KeyStone Architecture Serial Rapid IO (SRIO) User's Guide
Describes the general operation of SRIO, how this module is connected to the outside world, the features supported, SRIO registers, and examples of channel and queue operations.
KeyStone II Architecture ARM CorePac User's Guide
Describes the ARM CorePac in the KeyStone II Architecture, but it does not describe the details of the ARM core itself.
KeyStone Architecture Packet Accelerator (PA) User's Guide
One of the main components of the network coprocessor (NETCP) peripheral, the PA works together with the security accelerator (SA) and the gigabit Ethernet switch subsystem to form a network processing solution. The purpose of PA in the NETCP is to perform packet processing operations such as packet header classification, checksum generation, and multiqueue routing.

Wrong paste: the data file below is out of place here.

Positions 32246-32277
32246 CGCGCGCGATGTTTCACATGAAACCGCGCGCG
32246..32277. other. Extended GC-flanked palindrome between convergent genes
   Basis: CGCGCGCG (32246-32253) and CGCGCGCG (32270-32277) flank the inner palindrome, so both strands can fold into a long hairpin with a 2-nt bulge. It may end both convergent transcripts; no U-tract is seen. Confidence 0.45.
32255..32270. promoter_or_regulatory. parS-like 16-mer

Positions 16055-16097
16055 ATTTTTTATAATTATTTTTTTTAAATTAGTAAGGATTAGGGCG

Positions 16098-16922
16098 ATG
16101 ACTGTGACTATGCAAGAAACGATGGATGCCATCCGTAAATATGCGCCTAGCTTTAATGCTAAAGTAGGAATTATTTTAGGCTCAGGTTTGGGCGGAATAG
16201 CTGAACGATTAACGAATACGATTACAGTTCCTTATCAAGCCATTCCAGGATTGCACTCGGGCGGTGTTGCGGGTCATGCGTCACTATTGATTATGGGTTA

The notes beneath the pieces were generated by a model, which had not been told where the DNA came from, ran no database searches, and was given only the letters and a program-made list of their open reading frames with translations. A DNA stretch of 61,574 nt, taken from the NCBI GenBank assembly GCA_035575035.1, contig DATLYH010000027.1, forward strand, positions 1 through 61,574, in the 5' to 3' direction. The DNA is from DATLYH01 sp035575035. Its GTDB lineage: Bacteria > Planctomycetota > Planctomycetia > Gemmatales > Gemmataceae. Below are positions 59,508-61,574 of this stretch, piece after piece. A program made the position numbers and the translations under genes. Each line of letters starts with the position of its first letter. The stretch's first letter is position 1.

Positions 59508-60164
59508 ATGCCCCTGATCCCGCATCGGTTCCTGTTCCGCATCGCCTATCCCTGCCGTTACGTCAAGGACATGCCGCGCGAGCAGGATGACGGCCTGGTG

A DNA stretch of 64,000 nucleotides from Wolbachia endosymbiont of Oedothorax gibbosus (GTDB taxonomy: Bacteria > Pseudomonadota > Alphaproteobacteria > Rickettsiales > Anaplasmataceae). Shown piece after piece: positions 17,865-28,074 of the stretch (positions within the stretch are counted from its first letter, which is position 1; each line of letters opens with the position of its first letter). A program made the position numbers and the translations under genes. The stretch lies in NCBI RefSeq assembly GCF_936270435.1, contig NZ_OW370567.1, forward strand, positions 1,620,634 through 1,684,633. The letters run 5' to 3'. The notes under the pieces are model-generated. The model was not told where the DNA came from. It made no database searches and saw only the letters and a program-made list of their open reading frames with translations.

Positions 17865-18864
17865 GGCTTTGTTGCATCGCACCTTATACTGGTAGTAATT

KeyStone Architecture Serial Peripheral Interface (SPI) User's Guide
Describes the features, architecture and registers associated with the serial peripheral interface (SPI) module.
KeyStone Architecture Chip Interrupt Controller (CIC) User's Guide
Describes the functionality, operational details, and programming information for the KeyStone Architecture Chip Interrupt Controller (CIC).
KeyStone Architecture Timer 64P User's Guide
Provides an overview of the 64-bit timer in the KeyStone Architecture devices. The timer can be configured as a general-purpose 64-bit timer, dual general-purpose 32-bit timers, or a watchdog timer. When configured as dual 32-bit timers, each half can operate in conjunction (chain mode) or independently (unchained mode) of each other.
KeyStone Architecture Inter-IC control Bus (I2C) User's Guide